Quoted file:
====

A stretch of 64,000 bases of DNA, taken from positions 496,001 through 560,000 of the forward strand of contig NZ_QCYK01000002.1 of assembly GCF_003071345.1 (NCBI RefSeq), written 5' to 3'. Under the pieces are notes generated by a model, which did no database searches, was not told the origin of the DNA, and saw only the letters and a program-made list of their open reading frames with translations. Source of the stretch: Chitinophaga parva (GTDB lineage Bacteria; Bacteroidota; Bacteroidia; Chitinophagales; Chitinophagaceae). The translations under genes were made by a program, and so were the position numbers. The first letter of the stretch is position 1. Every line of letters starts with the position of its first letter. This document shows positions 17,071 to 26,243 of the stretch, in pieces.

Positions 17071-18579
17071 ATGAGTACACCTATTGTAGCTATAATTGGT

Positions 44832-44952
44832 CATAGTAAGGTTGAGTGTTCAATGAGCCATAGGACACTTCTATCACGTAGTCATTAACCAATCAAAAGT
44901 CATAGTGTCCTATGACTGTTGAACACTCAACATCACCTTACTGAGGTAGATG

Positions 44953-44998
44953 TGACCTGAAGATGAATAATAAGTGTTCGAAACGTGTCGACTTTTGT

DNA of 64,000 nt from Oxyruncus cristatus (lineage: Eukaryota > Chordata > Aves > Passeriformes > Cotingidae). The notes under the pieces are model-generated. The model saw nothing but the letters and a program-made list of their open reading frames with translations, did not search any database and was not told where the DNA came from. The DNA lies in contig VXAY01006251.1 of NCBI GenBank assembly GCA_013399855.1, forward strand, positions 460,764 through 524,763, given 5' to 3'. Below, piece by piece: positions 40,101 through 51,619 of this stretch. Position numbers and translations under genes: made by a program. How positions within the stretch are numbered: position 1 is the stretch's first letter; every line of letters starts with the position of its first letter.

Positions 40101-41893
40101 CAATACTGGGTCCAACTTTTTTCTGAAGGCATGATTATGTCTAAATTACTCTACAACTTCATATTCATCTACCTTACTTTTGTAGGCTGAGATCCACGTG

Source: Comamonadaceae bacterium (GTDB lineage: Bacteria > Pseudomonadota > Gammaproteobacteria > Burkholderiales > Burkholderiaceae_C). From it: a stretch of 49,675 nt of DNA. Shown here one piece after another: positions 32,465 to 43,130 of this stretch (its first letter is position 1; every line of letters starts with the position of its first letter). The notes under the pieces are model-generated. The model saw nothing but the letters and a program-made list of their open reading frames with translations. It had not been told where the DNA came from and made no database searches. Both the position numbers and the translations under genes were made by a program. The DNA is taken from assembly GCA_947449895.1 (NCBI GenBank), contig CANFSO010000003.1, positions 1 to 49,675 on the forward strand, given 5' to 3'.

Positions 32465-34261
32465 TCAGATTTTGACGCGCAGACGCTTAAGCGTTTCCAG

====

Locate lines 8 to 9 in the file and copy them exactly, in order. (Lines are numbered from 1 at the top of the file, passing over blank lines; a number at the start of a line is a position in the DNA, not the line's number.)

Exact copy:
44953 TGACCTGAAGATGAATAATAAGTGTTCGAAACGTGTCGACTTTTGT

DNA of 64,000 nt from Oxyruncus cristatus (lineage: Eukaryota > Chordata > Aves > Passeriformes > Cotingidae). The notes under the pieces are model-generated. The model saw nothing but the letters and a program-made list of their open reading frames with translations, did not search any database and was not told where the DNA came from. The DNA lies in contig VXAY01006251.1 of NCBI GenBank assembly GCA_013399855.1, forward strand, positions 460,764 through 524,763, given 5' to 3'. Below, piece by piece: positions 40,101 through 51,619 of this stretch. Position numbers and translations under genes: made by a program. How positions within the stretch are numbered: position 1 is the stretch's first letter; every line of letters starts with the position of its first letter.